An earthquake swarm in Reno, Nevada, is really nothing to worry about, according to scientists. Nearly 300 tremors rattled the region over the last 30 days, but most of them were too small to be felt except by very sensitive seismic instruments.
Of the 274 earthquakes in the Reno area, only five measured higher than magnitude 2.0. The largest to strike was a 2.7 magnitude quake on January 16. Most were too small to be felt, and many would have gone undetected if it weren’t for seismographs alerting scientists to the event.
Scientists first started noticing the earthquake swarm about a month ago. Ken Smith, a tremor expert with the Nevada Seismological Laboratory at the University of Nevada in Reno, said instruments recorded an uptick in quakes around December 18.
They began tapering off around January 12 but then gradually increased again. However, late last week, the earthquake swarm started to slow once again.
“Things are starting to cool off a little bit, so that’s good news,” Smith explained to Newsweek.
While scientists monitoring the area say earthquake swarms around Reno are not unusual, they are particularly concerned about a nearby fault capable of unleashing a large magnitude quake. With the unpredictable nature of earth movements, they are paying close attention to the recent quakes for any signs the small ones might trigger something more prominent.
The recent earthquake swarm in Reno is likely nothing to be concerned with. However, scientists carefully watch for any unusual ground movements in case local authorities need to issue a seismic activity alert, which would give residents time to prepare for a potential large quake.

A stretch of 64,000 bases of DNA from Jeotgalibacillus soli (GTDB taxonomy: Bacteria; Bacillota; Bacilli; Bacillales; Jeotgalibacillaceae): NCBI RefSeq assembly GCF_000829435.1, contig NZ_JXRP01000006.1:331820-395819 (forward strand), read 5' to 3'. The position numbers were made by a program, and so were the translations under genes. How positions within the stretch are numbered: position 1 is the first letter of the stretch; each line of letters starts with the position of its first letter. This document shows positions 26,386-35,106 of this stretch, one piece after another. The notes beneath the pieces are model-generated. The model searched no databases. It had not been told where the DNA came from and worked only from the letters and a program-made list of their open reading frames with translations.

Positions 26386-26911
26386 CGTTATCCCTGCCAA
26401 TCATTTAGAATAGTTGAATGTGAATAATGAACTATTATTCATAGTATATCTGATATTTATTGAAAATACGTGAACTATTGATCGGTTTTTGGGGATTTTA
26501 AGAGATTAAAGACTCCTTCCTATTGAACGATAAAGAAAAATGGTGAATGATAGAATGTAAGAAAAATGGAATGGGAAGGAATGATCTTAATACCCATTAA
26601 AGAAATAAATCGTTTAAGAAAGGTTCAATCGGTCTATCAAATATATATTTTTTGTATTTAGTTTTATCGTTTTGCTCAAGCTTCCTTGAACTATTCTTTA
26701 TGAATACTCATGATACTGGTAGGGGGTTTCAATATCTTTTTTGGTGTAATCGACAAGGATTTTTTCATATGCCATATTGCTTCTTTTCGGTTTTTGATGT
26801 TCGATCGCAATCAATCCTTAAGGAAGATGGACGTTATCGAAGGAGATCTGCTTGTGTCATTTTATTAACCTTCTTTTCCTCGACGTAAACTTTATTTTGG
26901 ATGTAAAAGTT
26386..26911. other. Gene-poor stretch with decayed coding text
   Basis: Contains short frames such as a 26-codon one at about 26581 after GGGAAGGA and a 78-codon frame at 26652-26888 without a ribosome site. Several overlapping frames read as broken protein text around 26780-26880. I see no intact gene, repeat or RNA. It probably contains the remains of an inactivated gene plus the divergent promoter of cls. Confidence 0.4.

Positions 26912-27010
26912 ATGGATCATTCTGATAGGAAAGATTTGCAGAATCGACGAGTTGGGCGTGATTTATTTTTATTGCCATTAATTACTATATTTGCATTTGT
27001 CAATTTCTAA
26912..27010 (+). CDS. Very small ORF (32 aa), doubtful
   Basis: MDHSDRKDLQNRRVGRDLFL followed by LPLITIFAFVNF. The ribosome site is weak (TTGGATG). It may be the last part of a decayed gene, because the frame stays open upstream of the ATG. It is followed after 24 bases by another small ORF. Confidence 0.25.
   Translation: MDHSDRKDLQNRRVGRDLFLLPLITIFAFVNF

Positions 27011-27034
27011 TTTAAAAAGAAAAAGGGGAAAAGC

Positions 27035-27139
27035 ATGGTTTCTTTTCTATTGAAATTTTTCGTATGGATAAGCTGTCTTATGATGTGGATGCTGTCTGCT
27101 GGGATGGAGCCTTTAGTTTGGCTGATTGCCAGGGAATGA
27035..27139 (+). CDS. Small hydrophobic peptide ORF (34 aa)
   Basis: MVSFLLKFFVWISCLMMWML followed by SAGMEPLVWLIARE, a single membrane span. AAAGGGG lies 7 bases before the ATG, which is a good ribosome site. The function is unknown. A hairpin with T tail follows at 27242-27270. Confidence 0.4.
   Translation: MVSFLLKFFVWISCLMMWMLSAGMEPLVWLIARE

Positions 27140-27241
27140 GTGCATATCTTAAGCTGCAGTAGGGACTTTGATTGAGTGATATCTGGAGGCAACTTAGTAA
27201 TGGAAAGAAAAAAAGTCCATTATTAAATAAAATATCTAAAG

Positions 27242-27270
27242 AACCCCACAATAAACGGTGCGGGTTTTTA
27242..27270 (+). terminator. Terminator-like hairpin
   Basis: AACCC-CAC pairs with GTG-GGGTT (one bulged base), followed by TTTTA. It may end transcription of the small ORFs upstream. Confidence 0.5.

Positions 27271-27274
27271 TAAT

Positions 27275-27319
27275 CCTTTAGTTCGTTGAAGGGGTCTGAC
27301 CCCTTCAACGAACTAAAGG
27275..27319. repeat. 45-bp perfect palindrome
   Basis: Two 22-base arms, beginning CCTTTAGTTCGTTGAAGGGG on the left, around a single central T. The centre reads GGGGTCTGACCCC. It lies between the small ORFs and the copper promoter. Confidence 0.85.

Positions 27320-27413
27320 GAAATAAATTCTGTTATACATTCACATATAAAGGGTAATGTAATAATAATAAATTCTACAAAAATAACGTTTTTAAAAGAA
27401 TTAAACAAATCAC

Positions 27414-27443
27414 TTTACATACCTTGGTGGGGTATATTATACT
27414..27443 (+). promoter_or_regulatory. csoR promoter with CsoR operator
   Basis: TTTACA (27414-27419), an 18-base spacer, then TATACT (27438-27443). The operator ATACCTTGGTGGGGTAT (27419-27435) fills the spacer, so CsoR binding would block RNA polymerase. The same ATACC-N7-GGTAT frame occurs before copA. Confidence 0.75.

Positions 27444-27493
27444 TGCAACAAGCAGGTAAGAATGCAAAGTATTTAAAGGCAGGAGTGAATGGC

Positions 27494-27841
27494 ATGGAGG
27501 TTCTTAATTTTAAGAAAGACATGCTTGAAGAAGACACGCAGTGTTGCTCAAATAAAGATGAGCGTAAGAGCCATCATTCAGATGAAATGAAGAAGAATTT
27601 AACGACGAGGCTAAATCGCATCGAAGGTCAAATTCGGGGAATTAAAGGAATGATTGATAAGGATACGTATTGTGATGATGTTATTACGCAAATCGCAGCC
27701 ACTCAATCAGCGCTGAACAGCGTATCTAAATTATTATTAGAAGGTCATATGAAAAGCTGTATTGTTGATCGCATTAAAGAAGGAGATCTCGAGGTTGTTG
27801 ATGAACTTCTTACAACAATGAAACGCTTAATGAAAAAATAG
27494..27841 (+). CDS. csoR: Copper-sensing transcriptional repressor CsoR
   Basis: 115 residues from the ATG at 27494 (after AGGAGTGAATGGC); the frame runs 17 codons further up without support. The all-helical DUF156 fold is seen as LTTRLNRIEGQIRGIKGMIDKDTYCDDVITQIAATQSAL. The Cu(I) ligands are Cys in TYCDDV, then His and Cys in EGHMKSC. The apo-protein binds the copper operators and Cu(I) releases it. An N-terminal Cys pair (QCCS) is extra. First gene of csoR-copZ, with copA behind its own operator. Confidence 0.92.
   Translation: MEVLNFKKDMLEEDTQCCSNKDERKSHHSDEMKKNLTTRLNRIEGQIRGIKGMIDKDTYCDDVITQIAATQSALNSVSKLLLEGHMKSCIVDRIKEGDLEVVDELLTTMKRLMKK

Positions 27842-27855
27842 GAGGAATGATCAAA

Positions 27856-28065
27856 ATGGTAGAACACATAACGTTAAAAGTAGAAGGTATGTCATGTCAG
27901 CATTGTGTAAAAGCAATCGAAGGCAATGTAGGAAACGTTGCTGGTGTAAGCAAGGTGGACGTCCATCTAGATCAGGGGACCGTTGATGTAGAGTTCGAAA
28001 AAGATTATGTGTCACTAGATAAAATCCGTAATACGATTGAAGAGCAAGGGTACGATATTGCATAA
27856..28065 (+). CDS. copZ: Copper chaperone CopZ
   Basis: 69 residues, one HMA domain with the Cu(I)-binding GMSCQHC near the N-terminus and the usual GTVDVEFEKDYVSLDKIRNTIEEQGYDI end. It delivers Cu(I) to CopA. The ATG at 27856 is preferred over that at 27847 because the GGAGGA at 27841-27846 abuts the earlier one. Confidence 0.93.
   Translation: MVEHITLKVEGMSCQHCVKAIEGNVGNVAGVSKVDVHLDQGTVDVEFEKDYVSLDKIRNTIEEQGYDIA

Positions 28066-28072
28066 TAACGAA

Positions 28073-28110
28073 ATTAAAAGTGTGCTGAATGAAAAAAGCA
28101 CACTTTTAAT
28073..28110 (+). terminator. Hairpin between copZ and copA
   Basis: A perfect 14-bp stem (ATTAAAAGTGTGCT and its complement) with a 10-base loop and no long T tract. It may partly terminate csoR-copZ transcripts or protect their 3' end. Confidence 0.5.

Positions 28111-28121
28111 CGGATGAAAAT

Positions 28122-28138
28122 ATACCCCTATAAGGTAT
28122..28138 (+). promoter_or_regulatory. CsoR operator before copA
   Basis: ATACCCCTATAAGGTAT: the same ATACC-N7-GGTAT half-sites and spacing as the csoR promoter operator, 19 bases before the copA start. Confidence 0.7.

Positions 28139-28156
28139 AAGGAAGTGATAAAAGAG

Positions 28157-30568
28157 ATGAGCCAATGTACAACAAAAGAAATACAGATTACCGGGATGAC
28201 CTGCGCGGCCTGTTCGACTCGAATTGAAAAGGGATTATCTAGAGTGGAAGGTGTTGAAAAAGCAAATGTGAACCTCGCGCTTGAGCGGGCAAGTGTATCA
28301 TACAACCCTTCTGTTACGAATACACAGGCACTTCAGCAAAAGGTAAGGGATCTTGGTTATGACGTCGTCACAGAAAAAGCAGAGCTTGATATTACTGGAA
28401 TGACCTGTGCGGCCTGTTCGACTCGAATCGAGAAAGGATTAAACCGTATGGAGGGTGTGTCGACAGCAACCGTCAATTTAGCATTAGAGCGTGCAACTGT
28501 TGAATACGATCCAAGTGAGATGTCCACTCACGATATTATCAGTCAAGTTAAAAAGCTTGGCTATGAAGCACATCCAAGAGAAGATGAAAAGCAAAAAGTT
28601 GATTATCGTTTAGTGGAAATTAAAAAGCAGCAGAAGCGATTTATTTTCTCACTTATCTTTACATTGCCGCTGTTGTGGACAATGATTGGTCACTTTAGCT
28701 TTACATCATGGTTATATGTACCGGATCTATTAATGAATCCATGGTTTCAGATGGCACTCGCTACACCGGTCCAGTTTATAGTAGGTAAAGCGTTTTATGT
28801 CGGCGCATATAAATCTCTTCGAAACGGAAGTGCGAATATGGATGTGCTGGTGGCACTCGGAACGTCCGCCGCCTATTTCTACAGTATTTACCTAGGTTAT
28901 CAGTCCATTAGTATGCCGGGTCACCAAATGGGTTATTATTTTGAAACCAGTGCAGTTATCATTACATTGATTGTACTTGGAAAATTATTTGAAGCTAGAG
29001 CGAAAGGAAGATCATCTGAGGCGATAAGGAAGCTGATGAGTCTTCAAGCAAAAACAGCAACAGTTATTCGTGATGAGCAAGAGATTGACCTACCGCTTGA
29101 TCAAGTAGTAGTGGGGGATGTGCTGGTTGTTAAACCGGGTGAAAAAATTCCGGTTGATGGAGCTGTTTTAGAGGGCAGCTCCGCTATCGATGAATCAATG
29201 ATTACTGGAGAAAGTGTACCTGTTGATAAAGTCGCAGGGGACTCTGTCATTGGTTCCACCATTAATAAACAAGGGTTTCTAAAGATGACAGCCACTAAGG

“Everyone is worried about the big one, but it doesn’t take the big one to knock over your water heater and empty out your shelves,” Smith said, as quoted by the Reno Gazette Journal.
A similar swarm of earthquakes hit Reno in 2013, which did not generate any significant tremors. Another series of quakes shook the area in 2015, producing several 3.0 magnitude tremors and one measuring 4.0.
Although seismologists expect the tremors to stop over the next few days or weeks, they still have not pinpointed which underground fault system is activating the current swarm of Reno earthquakes. With numerous fault lines running through the Silver State, Nevada is one of the most seismically active states in the U.S., with most residents used to the ground shaking every once in a while